Using Eyewashes and Emergency Showers - International
There are a number of ways you can prevent chemical exposures. For instance, switching to maintenance-free batteries reduces the risk of sulfuric acid exposures that can occur during battery maintenance. Wearing personal protective equipment, or PPE, such as face shields, safety glasses or goggles and an apron can further protect your skin and eyes against exposure to chemicals should an accidental release occur. Unfortunately, no matter how many precautions you take, there is always some risk of exposure. When you've been exposed to a chemical, you can use eyewashes and emergency showers to flush contaminants from your eyes, face or body. Eyewashes and emergency showers are a form of first aid equipment that you can use in the event of an incident. Please note that they are not a substitute for safety precautions and good work practices. Your employer is responsible for making sure eyewashes and emergency showers are available when there is potential for you to be exposed to corrosives, strong irritants and other harmful chemicals.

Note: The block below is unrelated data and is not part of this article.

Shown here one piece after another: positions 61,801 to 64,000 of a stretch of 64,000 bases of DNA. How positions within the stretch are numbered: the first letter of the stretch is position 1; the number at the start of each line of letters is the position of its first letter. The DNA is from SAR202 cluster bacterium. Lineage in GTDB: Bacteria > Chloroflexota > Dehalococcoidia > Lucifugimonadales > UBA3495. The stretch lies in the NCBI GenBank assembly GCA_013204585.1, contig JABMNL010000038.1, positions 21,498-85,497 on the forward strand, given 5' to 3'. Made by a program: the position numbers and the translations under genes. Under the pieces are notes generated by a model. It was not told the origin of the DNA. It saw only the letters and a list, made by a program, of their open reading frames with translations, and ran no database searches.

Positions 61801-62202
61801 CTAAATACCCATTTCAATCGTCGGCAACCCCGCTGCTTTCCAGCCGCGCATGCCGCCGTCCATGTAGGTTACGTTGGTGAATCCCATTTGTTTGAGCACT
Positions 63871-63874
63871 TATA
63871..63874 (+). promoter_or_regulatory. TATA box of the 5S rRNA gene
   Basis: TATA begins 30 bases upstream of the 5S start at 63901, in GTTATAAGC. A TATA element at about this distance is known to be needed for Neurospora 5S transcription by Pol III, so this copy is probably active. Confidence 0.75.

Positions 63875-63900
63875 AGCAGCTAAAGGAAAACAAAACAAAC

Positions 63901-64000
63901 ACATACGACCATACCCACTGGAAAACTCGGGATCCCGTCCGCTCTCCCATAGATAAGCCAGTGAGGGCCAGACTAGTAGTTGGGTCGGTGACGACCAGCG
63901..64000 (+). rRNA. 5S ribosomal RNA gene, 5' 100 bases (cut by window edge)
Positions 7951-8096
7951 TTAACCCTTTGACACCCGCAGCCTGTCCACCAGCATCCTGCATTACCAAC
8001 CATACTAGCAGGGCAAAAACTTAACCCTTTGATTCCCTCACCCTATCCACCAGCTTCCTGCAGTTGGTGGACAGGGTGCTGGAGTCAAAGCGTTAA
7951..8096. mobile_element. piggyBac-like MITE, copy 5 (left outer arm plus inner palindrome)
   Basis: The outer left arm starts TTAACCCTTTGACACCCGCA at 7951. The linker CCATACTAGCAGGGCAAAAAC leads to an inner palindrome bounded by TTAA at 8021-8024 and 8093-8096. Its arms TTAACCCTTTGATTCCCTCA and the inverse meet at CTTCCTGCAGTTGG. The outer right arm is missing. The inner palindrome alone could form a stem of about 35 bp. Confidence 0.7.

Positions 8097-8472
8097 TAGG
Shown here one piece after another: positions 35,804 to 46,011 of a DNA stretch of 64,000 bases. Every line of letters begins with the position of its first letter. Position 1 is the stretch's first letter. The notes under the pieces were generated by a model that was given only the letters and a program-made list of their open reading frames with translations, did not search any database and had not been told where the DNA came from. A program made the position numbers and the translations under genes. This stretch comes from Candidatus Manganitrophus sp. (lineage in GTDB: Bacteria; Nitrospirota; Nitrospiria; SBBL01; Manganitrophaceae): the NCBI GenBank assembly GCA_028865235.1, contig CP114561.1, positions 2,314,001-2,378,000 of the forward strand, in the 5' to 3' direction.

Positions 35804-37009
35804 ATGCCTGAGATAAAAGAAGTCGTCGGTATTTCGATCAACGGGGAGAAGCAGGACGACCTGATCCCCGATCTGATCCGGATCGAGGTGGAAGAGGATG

2. Importance of Eyewashes and Emergency Showers
3. Recognizing Neglect
4. Correcting Problems
5. Best Practices
- Identify why it's important to have quick and easy access to eyewashes and emergency showers.
- Recognize eyewash and emergency shower neglect.
- Identify how to correct common eyewash and emergency shower problems.
- Explain how to safely use eyewashes and emergency showers.
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